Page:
THE Supreme Court (SC) has upheld a Court of Appeals (CA) ruling that found I-People Manpower Resources, Inc. and Elec Qatar liable for illegally dismissing one of its electrical engineers.
In a 16-page decision dated Jan. 2 and made public on July 4, the High Court said the validity of the company’s retrenchment exercise was not proved. The retrenchment led to Jomer O. Monton’s dismissal.
I-People Manpower and Mr. Monton’s Qatar employer Elec Qatar were ordered to pay Mr. Monton’s unpaid salary of 72,000 Qatari riyals (about P1.1 million), placement fees charged 12% interest, and legal fees charged 10% interest.
The recruitment firm argued that the engineer’s dismissal was due to retrenchment because of lack of activity in Elec Qatar. It described the dismissal as “management prerogative.”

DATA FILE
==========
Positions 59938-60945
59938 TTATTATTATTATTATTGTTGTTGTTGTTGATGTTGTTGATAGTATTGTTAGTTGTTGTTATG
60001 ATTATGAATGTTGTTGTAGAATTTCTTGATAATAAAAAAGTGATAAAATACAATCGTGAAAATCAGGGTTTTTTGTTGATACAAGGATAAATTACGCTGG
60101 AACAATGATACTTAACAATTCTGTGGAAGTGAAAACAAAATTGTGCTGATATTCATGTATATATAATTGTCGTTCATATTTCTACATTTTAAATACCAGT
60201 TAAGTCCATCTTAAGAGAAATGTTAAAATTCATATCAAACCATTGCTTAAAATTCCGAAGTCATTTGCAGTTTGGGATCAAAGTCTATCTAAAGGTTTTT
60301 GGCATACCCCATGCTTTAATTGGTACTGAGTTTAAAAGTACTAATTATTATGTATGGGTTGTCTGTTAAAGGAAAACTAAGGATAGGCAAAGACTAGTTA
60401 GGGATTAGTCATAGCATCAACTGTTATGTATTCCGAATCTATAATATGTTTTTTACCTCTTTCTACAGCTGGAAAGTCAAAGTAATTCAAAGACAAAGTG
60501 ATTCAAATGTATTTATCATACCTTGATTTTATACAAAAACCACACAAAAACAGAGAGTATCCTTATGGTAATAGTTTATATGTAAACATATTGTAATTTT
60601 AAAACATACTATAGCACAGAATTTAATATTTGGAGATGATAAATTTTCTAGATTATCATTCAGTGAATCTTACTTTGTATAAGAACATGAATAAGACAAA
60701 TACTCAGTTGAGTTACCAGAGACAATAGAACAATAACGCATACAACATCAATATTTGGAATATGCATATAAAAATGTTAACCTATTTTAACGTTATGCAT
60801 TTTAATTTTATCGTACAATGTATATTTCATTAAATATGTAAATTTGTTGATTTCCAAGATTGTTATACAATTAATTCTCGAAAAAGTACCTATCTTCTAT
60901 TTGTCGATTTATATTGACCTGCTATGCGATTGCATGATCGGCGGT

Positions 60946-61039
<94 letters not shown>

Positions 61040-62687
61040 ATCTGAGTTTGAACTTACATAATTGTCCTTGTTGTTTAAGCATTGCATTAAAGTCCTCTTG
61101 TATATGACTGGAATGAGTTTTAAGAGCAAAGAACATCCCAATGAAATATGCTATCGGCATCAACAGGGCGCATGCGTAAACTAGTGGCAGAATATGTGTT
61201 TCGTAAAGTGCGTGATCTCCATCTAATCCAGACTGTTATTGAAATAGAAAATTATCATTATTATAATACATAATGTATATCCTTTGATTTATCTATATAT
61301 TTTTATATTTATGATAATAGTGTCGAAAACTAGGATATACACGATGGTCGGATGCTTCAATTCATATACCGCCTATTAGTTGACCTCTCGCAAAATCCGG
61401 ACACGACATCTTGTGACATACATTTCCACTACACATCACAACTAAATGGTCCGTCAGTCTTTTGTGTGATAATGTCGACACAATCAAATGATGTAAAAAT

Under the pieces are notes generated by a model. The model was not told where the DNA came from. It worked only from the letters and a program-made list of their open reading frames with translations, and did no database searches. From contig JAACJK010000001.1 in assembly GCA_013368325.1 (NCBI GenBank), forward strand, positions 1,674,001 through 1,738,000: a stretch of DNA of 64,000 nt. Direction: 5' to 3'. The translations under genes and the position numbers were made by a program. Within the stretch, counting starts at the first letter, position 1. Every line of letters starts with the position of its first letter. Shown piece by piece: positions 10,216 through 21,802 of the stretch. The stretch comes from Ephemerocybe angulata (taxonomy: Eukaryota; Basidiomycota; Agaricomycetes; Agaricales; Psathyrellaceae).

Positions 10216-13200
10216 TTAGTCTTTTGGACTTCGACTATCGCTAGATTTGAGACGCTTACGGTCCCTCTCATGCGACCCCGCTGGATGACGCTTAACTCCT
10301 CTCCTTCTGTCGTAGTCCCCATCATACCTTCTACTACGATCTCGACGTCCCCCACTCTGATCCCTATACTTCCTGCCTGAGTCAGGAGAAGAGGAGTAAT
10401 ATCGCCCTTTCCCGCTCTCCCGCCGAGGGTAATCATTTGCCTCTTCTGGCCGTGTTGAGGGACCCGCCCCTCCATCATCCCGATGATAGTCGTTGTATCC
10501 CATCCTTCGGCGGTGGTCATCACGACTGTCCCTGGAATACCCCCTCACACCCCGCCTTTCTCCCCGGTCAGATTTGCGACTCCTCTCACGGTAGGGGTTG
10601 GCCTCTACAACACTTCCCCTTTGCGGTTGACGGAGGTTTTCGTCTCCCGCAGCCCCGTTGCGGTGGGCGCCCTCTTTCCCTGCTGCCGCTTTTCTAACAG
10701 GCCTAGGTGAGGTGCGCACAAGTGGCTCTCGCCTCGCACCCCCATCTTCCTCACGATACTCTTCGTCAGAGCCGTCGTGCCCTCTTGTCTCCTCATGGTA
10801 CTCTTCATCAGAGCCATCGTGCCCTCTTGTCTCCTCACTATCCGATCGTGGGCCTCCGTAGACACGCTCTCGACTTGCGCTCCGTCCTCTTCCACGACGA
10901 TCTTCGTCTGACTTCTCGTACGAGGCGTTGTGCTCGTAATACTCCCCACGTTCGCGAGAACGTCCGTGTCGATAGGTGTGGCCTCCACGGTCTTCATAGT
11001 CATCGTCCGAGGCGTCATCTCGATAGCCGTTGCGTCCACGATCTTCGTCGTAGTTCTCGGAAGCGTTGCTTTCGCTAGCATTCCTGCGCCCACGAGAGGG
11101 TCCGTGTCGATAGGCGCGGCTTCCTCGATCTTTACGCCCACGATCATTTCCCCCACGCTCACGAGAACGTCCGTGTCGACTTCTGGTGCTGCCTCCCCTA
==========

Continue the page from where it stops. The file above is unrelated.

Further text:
“Monton could only be dismissed if both the substantive and procedural due process requirements under the Labor Code are complied with,” according to the ruling, written by Associate Justice Jhosep P. Lopez.
Under the Labor Code, a retrenchment is valid if a company can prove that it can avoid losses and if fair and reasonable criteria were used in dismissing employees.
In 2013, Mr. Monton was hired by Elec Qatar, which performs electro-mechanical services, through the manpower firm for two years. He was given a monthly basic salary of 6,000 riyals or about P90,000.
The employment contract gave Elec Qatar the option to terminate given one month’s notice.
A year later, Mr. Monton received a termination letter from Elec Qatar, which cited low activity levels, prompting the company to reduce staffing levels.
The National Labor Relations Commission (NLRC) affirmed the labor arbiter’s decision to reject the engineer’s illegal dismissal claim, upholding the legality of his dismissal.
The NLRC said Mr. Monton’s contract only required compliance with the one-month notice clause.
The appellate court overturned the decision, saying Elec Qatar could not just “unilaterally” terminate an employment contract at will.
“Basic is the rule that an employee may be dismissed from service only for just or authorized causes which must be shown by clear and convincing evidence,” the High Court said. — John Victor D. Ordoñez